With this in mind, a common question we are asked is whether or not we expect the high-yield market to deliver positive returns in 2021.
Although timings differ, we see the vaccine rollout as leading to a synchronised global growth recovery. For example, the US and UK will be the initial beneficiaries, given their faster pace of vaccine distribution; however, the EU will follow on shortly after, as supply constraints will soon be lifted. At the same time, stimulus measures are being seen in both regions, with QE programmes continuing at full force, while fiscal policy, in particular following the “Blue Sweep” in the US, should provide another boost to growth. In Europe, the setting up of the EU Recovery Fund will ensure continued fiscal help for the region, where, although there has been some concern as regards the distribution and use of the Fund, the appointment of Mario Draghi as Italy’s prime minister should buoy investor confidence.
We believe this macroeconomic backdrop is positive for risk markets, particularly the high-yield space.
Unlike other fixed-income asset classes, high-yield spreads have not yet recovered to the lows reached prior to the COVID-19 pandemic, implying that, should they do so, investors in high yield would enjoy capital gains in addition to their carry. Similarly, we expect default levels to be contained this year following the increase experienced in 2020, when companies with weaker balance sheets were forced to default rapidly, as economies were effectively shut down overnight.
Recovery rates typically decline in recessions and 2020 was no exception, with recovery rates coming in line with previous recessionary periods.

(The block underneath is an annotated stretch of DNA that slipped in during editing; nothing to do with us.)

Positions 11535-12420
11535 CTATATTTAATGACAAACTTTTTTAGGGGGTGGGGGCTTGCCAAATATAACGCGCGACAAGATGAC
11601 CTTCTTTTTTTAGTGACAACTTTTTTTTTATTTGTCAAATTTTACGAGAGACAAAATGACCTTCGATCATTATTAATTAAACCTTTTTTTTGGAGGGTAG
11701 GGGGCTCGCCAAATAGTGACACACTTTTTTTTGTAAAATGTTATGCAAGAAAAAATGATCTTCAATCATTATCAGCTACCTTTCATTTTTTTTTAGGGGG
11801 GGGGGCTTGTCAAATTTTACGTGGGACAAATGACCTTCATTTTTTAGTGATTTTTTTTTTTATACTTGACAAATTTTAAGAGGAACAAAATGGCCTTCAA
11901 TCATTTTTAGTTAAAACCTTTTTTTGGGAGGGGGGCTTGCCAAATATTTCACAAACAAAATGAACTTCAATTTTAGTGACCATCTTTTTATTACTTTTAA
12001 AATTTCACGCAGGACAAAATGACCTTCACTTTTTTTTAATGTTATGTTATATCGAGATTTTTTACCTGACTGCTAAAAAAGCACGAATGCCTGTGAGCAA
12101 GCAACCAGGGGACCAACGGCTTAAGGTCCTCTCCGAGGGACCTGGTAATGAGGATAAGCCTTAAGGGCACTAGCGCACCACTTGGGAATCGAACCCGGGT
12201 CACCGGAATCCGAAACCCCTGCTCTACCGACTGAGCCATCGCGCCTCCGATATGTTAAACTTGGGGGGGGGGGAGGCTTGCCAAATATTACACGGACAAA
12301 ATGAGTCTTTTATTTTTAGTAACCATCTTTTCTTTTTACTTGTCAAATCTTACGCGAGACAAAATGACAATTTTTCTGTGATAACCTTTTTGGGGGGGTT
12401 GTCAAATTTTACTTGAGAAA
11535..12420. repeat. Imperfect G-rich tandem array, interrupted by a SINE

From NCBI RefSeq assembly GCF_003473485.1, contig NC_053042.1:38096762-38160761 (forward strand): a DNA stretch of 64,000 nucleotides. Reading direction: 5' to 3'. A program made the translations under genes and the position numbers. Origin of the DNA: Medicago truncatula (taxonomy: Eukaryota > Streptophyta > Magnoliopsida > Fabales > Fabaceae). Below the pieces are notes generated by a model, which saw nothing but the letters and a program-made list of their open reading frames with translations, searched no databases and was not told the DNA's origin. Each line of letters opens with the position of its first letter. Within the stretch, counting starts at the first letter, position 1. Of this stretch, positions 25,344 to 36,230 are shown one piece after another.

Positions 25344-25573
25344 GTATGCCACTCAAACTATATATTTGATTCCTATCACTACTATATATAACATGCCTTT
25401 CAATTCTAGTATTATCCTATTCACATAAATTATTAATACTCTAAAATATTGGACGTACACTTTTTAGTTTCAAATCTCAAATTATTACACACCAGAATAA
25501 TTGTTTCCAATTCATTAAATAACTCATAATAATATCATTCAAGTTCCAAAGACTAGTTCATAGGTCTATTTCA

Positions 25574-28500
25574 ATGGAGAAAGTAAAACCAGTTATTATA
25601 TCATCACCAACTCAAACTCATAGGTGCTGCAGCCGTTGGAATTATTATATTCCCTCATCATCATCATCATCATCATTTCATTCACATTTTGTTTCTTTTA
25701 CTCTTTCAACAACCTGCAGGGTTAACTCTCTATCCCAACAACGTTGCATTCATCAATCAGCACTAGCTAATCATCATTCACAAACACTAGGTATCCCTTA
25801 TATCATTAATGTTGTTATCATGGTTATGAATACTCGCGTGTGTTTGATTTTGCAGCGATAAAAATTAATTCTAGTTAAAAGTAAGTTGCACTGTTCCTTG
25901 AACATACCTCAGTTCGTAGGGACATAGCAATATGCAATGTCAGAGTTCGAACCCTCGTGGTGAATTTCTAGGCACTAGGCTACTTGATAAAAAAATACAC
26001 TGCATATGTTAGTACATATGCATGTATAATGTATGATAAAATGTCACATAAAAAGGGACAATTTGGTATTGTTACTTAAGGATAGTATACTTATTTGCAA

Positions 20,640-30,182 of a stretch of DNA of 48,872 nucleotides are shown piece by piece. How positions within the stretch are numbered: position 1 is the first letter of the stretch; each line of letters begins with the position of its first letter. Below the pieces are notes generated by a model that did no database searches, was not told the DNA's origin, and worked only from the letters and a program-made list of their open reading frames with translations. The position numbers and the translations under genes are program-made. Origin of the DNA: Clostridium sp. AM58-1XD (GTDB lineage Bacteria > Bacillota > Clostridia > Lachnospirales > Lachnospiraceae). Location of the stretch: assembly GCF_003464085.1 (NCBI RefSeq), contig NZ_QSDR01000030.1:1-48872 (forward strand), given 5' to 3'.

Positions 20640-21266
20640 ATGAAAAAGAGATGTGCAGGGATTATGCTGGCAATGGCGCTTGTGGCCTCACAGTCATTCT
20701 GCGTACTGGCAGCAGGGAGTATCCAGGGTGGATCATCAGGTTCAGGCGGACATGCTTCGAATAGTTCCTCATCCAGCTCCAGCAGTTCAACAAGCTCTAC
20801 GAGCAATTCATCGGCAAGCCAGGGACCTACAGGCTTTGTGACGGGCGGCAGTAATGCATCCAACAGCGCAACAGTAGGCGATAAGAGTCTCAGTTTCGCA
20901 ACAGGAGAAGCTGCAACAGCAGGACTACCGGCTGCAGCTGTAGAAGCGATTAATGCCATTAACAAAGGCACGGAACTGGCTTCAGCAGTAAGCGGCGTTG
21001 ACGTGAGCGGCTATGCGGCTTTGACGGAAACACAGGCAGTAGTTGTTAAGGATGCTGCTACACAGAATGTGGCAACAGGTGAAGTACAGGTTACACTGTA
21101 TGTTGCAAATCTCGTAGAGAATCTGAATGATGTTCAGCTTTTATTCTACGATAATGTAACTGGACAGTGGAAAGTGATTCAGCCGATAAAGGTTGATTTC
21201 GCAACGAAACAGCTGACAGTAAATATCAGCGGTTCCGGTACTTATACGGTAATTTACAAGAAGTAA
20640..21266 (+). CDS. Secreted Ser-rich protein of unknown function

These rates are also expected to return to more standard levels as economies reopen. With this cleansing of the high-yield market and the more optimistic recovery outlined above, we do not see excessive defaults as a concern for 2021.
One area we are paying particular attention to is interest rates. In response to the crisis and to ensure financial conditions remain loose, global central banks have cut interest rates to their effective lower bounds. Indeed, as economies begin to reopen and growth recovers, interest rates have begun rising, particularly at the middle- and back-end of interest rate curves. Given the favourable macroeconomic backdrop and expectations of further compression in high-yield spreads, coupled with the potential for further increases in interest rates, we currently favour adopting a hybrid approach of low interest rates and full credit exposure for our high-yield allocation.